Expanding Your Coffee Menu

By  Packaged Facts, Special  for   USDR

Minimal shifts in top beverage varieties by restaurant segment confirm that there’s little movement on the beverage menu. And, more specifically, there’s little deviation from core coffee menu items. A somewhat static menu means that most patrons will fall into a habitual ordering pattern. Thus, one of the challenges for restaurant operators is encouraging customers to consider other beverage options beyond the  “usual.”

Packaged Facts recent report Foodservice Coffee Market Trends in the U.S. analyzes industry and consumer trends shaping the U.S. market for coffee sold in restaurants. Among the findings in the report are opportunities that exist for restaurants and industry players to leverage coffee drinks as away to encourage exploration of the beverage menu. The incremental growth in foodservice establishment visits that would inevitably stem from piquing consumer interest with new and novel offerings will help grow restaurant food sales through at least 2018, according to the  report.

Six key trends important to foodservice coffee expansion  are:

  • Market coffee to specific consumption occasions: While innovators have readily developed a range of coffee flavors suitable throughout the day, they need to be more clearly marketed to specific meal or snack occasion. Suggestions include dessert-inspired sweet coffee flavors and lightly roasted, sweet iced coffees.
  • Limited-time and seasonal menu items are the essence of beverage menu innovation. While this isn’t a new trend, it remains an important one. Limited-time and seasonal offerings create a sense of anticipation and urgency. Restaurant operators are conditioning customers to expect seasonal favorites, encouraging a shift in their “usual” beverage choice. Limited-time offers allow operators to experiment with flavors and formats that are trendy.
  • Sourcing offers opportunity for storytelling: Sourcing can play a significant role in coffee beverage menu innovation with upside sales potential as a result of premium pricing. The Coffee Bean & Tea Leaf, for example, is dedicated to sourcing, and features a variety of single-origin coffee.
  • While single-origin coffee is no longer a novelty, it provides additional room to not only help justify premium pricing but also incent customer interest and knowledge. If the product delivers, both can sow the seeds of loyalty and return visits.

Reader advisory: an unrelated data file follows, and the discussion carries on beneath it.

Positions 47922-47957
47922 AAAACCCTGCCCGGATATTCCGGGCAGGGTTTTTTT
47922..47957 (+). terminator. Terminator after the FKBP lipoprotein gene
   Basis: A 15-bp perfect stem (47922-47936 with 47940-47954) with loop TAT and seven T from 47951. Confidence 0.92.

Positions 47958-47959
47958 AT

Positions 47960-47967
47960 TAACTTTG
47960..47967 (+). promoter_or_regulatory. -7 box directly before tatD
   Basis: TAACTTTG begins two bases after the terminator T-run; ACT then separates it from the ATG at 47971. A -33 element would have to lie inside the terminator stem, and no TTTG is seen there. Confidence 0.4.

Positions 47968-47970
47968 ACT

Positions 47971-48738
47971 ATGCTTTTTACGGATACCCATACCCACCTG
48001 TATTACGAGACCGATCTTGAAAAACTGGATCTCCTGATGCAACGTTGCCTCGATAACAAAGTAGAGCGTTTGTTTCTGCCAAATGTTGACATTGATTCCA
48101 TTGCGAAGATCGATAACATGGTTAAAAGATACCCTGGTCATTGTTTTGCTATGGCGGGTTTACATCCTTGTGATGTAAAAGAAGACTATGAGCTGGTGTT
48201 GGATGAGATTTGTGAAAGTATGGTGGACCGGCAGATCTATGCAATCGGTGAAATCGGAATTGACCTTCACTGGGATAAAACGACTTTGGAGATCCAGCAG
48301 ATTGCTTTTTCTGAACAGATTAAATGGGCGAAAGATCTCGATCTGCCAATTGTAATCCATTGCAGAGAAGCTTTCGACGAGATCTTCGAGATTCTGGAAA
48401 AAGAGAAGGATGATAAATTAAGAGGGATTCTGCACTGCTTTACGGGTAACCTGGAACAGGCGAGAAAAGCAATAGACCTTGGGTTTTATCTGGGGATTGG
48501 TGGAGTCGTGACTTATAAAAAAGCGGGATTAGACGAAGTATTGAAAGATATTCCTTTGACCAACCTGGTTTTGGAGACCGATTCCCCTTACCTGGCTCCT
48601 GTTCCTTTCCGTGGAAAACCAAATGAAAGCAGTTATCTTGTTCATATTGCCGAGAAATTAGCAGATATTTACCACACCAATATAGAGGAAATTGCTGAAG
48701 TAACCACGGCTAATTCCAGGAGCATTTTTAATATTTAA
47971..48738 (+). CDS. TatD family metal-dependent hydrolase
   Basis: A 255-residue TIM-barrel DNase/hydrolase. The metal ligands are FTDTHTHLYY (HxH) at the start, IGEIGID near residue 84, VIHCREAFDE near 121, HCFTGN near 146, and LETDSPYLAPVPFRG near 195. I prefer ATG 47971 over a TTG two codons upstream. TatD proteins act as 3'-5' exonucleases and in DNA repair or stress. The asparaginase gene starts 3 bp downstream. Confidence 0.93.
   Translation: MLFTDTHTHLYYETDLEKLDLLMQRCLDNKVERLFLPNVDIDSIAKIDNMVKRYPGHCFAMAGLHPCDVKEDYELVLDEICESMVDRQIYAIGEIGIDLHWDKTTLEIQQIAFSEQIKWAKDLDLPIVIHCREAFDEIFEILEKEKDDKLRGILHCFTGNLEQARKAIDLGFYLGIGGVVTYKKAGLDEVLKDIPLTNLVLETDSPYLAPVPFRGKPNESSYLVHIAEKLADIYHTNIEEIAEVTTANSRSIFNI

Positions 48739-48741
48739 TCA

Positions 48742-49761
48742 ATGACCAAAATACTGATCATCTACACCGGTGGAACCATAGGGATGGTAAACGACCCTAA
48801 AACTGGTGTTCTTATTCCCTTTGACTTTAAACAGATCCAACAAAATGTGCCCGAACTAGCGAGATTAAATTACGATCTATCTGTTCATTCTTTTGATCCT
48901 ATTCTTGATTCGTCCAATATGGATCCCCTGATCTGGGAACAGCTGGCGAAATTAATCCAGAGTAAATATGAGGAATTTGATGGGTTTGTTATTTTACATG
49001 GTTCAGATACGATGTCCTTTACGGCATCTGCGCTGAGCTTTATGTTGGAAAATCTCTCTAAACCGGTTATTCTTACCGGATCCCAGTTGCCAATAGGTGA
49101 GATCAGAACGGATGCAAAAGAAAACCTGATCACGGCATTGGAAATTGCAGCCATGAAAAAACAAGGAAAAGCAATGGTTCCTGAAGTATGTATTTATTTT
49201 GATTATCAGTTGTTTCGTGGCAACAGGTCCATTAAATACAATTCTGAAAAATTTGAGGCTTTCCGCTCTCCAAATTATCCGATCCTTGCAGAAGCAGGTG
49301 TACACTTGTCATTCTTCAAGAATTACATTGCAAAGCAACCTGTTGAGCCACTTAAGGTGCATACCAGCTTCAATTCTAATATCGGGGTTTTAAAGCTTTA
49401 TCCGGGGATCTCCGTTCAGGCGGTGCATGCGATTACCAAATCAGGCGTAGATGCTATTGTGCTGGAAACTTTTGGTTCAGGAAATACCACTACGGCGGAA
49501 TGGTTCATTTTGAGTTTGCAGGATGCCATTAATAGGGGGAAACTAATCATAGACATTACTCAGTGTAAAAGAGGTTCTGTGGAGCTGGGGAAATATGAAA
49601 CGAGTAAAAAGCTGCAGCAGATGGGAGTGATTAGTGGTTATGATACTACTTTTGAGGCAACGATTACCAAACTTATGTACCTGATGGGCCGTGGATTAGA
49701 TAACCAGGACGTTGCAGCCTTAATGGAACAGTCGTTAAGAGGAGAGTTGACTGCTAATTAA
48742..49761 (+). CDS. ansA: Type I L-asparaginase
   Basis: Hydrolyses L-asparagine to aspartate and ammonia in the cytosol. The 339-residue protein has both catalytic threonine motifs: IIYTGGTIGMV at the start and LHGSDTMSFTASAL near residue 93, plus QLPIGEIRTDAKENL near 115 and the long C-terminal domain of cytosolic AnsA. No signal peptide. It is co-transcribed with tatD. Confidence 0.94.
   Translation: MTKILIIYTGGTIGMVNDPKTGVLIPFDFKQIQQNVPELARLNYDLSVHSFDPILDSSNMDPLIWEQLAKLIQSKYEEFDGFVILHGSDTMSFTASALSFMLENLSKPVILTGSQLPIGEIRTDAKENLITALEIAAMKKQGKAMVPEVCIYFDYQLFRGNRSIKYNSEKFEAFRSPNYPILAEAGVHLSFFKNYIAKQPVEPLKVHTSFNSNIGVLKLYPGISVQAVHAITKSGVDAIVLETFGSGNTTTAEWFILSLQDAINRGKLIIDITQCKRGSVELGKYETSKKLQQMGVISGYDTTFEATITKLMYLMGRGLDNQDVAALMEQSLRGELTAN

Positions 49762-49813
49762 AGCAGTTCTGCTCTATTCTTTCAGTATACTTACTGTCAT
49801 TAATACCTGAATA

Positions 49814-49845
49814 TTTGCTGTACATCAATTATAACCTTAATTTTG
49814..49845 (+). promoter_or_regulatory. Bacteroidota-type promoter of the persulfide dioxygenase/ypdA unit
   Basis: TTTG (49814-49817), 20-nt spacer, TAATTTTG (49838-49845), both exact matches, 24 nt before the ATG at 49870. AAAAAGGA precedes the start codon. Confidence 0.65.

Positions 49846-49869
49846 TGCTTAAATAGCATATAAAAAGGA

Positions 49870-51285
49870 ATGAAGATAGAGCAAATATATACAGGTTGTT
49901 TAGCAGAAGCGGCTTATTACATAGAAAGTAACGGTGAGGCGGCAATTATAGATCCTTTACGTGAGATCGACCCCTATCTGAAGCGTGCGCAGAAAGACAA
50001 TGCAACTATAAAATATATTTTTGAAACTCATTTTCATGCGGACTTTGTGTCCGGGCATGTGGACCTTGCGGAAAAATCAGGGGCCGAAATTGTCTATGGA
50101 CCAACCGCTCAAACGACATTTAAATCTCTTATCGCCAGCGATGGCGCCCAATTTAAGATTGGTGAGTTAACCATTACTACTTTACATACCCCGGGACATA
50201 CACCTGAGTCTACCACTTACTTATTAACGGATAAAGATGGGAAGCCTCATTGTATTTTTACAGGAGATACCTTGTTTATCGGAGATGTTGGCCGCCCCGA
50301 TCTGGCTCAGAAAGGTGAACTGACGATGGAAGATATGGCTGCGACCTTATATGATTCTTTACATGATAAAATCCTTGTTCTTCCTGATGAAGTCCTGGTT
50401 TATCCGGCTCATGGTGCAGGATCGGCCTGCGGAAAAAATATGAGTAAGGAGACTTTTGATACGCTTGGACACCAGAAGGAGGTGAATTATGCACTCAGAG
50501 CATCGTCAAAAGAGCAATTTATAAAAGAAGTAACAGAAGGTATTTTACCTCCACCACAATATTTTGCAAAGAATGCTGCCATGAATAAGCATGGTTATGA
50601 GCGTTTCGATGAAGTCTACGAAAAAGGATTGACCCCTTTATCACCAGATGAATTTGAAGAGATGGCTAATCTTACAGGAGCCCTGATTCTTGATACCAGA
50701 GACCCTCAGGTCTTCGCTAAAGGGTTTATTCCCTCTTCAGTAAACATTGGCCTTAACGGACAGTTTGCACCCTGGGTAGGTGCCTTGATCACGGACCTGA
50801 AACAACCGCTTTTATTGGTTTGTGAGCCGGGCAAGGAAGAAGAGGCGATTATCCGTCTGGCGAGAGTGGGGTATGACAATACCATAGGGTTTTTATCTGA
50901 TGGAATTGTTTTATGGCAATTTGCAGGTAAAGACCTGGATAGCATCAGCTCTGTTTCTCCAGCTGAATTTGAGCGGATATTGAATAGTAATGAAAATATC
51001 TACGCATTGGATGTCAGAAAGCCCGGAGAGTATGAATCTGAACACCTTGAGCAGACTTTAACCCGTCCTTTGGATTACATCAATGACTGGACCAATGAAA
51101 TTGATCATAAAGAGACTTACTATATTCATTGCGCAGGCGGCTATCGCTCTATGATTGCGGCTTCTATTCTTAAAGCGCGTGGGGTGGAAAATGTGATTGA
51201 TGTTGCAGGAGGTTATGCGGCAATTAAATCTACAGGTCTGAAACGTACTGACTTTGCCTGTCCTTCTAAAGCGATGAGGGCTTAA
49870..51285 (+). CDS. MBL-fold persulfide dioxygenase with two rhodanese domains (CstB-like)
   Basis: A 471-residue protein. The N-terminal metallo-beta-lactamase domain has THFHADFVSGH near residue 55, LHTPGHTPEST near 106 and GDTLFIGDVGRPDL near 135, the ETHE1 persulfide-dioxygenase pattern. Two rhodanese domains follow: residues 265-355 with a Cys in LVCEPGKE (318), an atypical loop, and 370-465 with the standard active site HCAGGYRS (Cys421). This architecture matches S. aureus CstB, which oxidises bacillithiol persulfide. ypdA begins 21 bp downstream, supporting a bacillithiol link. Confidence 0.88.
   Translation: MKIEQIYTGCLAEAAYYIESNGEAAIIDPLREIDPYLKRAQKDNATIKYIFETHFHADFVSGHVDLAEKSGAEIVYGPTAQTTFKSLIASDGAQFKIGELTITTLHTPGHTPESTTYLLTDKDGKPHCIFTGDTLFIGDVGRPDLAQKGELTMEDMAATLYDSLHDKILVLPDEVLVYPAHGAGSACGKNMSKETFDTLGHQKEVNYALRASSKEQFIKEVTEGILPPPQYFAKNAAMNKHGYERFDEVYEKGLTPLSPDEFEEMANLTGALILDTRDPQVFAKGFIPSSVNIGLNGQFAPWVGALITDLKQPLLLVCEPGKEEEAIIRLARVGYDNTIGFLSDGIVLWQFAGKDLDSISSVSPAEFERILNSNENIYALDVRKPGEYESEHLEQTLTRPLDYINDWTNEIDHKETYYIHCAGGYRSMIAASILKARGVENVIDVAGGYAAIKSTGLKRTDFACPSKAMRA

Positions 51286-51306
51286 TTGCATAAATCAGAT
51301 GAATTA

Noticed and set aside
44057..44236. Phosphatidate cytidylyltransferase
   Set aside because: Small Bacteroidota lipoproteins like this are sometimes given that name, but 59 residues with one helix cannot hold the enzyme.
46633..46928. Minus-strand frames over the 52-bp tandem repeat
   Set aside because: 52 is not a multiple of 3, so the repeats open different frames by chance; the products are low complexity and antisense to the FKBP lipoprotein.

• The locavore trend could also provide an interesting marketing opportunity. Local sourcing is more prominent in marketing alcoholic beverages like wine, but there’s opportunity for coffee beverages to feature local roasting and to create blends and specialty drinks that play to local preferences and pay homage to the community.
  • A continuing trend in the beverage category is cross-pollination—such as tea + energy drinks and carbonated soft drink + water. “Beverage blends” enable restaurant operators to offer an extremely large choice set—incorporating drinks that range from health to indulgent drinks. Opportunity exists to create “coffee + ….” beverages to obtain functional benefits and drive quality/premium associations—and justify higher prices.

For an in-depth peek at Foodservice Coffee Market Trends in the U.S., including the abstract and table of contents, or to purchase the report, visit:  http://www.packagedfacts.com/redirect.asp?progid=88274&productid=9504200.

About Packaged Facts – Packaged Facts, a division of MarketResearch.com, publishes market intelligence on a wide range of consumer market topics, including consumer demographics and shopper insights, consumer financial products and services, consumer goods and retailing, consumer packaged goods, and pet products and services.  Packaged Facts also offers a full range of custom research services. Reports can be purchased at www.PackagedFacts.com and are also available onwww.marketresearch.com and  www.profound.com.

For more essential insights from Packaged Facts be sure to follow us on Twitter and  Google+.

All opinions expressed on USDR are those of the author and not necessarily those of US Daily Review.